By Mary Hart, AIA, NCARB, LEED AP BD+C, MBA
When I hear the words "Command Center," I am constantly reminded of my early military days as a communications officer. I was a second lieutenant in the California National Guard. My first time in the field was at Fort Irwin, California. We had set up a communications site to support the combat troops for annual summer training. We provided the radio and telephone communications to several of their Tactical Operations Centers, allowing them to communicate throughout the area. It was 1990, so the technology was nothing like what we see today but was considered critical infrastructure to support the soldiers. What an eye-opening experience that was, on so many levels.
Fast forward to my first deployment in 2000 to Bosnia-Herzegovina. I oversaw a team to install and maintain our secure communications systems in support of the peacekeeping mission. We were in an old, dusty building with a room converted to serve as our operations center. There was a big steel door with an electronic keypad for entry. We had to cover our screens and maps when the maintenance staff came in. Plywood partitions separated everyone, presumably for acoustics. I recall wondering how they could function in such a divided space, so we updated the room to be more open. I used PowerPoint to develop a new space plan as part of the effort since I didn't have access to any drawing software. We moved outside to a tent, refinished the floor (which was a beautiful hardwood), and had the local nationals build new plywood workstations that lined the room walls. The center of the space was converted to bench seating to accommodate the twice-daily briefings for the commander. The new environment allowed everyone to see the screens that monitored the communications network, and we could quickly work through any issues with the open plan. It was an important experience and has a lot of similar design considerations that I still use today.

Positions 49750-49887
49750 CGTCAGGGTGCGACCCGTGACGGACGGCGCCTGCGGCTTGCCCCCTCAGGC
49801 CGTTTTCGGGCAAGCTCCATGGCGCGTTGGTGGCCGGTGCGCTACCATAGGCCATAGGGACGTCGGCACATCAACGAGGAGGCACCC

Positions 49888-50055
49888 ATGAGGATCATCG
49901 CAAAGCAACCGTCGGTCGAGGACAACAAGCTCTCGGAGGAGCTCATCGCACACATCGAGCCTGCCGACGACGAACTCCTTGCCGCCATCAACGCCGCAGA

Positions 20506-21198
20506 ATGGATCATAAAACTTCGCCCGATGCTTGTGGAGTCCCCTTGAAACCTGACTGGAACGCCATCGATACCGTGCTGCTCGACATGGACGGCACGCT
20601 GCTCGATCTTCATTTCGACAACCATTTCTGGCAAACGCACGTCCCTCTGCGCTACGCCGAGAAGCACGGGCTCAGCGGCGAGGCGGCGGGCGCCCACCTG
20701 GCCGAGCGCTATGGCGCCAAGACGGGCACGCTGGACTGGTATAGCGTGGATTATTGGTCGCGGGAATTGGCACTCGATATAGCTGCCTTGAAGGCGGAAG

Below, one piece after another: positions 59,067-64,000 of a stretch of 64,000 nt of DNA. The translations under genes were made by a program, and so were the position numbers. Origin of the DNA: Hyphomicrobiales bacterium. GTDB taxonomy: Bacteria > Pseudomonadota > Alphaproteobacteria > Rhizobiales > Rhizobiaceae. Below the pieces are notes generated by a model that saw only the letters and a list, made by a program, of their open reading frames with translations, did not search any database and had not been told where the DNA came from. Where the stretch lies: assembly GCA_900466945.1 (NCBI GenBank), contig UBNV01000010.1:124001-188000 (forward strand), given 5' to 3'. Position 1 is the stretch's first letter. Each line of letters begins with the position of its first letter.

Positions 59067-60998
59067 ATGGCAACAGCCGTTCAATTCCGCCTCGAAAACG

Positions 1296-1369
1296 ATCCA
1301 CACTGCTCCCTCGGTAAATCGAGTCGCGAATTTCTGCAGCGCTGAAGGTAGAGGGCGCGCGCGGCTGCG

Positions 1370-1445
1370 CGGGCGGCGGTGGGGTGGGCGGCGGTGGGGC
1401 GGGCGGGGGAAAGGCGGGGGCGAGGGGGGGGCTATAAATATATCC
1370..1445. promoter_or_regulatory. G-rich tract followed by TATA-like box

Corgan's control center expertise is rooted in our deep understanding of mission-critical architecture and our data center practice. Our clients include airports and airlines, utility companies, commercial businesses, and data centers. This experience goes back over two decades but is rooted in one simple principle: provide a great design that supports the user and the infrastructure. The most important single requirement is having the ability to collaborate across an open space. These buildings are for people and machines, or as my former boss and mentor at Corgan, Brian George, used to say, "silicon and carbon-based life forms."
One of our largest control centers is the American Airline Integrated Operations Center. The control center handles all of American Airlines day of departure operations. The column bays are 90' x 90', providing unobstructed views across the space for collaboration and monitoring. There is also an elevated platform war room dedicated to crisis intervention. This room has a clear view of the entire control center floor with controlled access and extensive audio-visual capabilities. The building employs resiliency principles that include hardening for winds associated with an EF-3 tornado (185mph) and glass that is projectile resistant, allowing the entire facility to function in severe weather. The data cable required to support the facility if strung in a single line was over 40 miles long.
The COVID-19 pandemic and the severe winter weather we experienced in February have caused us immediately to question the control center's future. How does this project type evolve to support the changing landscape of our work environment? What happens when everything is down? While it may seem that the virtual world is the new normal, the ability to collaborate and manage a crisis requires a hands-on approach and the ability to communicate effectively. The limitations on bandwidth, power, and personal access still demand a dedicated space to manage this interaction. Using a familiar military phrase, having "boots on the ground" is always best. Trying to monitor the system from afar is not the same. We must explore where the technology is taking us and anticipate the future of these facilities.
The fundamental core of the control center is the user experience. These are usually high-stress environments, and the space design must accommodate individual needs promptly. Amenities are a necessity when thinking of a mission-critical facility. The technology must be seamless and reliable, 24/7. The facility must be scalable, secure, and provide flexibility as technology evolves. The question becomes how we extend the technology to support the control center operations? We see utility companies looking at drones to assess outages for power lines. Boeing already uses augmented reality to help maintenance and assembly for aircraft parts, reducing assembly time by 25%. These technologies can bridge the gap between the remote technicians and the control center operators, saving both time and money. As we look to the future, we will continue to explore the boundaries of design and think outside the box, engaging our clients with data-proven research and employing agility at every turn.
Mary Hart is a Senior Practice Advisor for Corgan. Contact Mary at firstname.lastname@example.org